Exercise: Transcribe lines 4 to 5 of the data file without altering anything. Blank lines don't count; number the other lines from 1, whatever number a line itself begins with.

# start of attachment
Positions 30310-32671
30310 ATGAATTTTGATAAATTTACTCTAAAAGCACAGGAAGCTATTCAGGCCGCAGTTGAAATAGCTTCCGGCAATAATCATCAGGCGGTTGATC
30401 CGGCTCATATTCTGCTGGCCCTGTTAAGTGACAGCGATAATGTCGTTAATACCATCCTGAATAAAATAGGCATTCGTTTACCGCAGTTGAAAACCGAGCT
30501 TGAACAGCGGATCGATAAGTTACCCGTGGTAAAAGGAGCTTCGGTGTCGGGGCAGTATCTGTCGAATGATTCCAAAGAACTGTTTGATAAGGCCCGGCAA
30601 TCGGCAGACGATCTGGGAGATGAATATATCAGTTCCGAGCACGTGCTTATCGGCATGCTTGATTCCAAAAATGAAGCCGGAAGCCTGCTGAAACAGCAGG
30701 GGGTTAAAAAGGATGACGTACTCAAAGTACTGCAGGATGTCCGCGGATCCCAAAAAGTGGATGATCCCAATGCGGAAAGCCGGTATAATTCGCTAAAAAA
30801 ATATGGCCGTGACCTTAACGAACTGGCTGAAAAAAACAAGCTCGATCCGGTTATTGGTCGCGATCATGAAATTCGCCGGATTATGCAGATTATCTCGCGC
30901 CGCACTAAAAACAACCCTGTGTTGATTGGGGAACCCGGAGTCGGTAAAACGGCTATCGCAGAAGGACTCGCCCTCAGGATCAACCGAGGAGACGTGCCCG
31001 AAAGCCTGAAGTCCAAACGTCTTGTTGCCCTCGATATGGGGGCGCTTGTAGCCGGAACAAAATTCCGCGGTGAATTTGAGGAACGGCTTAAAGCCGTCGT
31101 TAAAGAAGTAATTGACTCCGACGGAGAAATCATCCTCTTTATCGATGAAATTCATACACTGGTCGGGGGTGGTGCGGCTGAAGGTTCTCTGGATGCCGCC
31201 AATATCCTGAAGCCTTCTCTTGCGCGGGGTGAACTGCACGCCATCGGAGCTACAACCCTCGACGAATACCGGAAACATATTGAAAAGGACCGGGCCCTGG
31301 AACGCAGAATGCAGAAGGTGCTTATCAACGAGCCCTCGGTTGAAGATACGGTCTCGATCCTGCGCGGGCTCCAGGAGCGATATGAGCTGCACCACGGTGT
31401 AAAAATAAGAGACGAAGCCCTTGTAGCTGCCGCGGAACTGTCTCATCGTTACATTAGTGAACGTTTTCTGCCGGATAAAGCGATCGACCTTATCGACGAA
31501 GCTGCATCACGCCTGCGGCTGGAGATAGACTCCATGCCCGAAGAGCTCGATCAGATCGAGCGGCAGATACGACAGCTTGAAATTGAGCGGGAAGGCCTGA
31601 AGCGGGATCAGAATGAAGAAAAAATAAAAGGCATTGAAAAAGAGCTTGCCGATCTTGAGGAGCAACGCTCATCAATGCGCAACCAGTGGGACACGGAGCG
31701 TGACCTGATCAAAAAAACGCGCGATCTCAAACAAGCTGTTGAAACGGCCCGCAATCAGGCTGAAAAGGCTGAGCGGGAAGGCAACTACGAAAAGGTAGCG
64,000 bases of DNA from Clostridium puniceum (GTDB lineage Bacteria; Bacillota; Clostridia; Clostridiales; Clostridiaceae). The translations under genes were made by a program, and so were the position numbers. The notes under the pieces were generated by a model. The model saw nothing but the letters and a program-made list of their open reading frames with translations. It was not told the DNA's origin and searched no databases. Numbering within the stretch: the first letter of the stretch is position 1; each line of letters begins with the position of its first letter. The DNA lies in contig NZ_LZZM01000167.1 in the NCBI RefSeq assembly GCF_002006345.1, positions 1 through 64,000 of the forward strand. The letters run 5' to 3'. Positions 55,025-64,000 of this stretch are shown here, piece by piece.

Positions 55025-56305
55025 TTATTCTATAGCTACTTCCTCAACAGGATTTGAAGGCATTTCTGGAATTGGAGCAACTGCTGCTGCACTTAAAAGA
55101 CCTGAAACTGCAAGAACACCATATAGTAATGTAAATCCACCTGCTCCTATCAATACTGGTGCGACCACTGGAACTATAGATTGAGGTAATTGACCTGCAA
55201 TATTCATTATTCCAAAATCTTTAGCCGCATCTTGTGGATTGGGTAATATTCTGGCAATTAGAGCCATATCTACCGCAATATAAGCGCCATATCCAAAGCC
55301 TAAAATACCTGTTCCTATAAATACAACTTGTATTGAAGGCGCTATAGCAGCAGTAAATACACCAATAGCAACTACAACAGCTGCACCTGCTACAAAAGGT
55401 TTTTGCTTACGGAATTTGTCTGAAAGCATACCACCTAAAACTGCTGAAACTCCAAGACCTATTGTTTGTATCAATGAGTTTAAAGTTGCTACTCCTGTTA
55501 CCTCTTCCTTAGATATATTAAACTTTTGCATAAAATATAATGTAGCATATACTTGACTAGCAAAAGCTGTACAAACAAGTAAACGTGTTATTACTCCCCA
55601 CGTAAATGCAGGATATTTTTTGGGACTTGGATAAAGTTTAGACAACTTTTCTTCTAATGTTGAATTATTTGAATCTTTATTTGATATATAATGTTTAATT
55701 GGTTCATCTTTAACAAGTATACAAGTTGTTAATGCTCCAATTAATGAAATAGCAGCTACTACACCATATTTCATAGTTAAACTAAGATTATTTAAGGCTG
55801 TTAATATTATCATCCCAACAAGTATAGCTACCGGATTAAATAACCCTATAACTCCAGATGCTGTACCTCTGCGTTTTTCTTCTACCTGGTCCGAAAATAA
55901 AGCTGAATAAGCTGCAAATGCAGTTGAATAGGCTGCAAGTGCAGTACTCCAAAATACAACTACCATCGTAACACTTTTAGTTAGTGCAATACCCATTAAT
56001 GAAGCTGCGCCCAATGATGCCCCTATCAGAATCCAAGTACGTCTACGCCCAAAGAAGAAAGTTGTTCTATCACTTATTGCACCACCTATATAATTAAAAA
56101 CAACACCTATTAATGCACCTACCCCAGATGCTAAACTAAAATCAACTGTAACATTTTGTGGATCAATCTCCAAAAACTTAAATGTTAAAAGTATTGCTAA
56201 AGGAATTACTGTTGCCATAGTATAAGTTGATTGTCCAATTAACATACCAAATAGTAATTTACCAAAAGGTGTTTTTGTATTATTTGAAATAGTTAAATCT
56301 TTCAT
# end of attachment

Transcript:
30501 TGAACAGCGGATCGATAAGTTACCCGTGGTAAAAGGAGCTTCGGTGTCGGGGCAGTATCTGTCGAATGATTCCAAAGAACTGTTTGATAAGGCCCGGCAA
30601 TCGGCAGACGATCTGGGAGATGAATATATCAGTTCCGAGCACGTGCTTATCGGCATGCTTGATTCCAAAAATGAAGCCGGAAGCCTGCTGAAACAGCAGG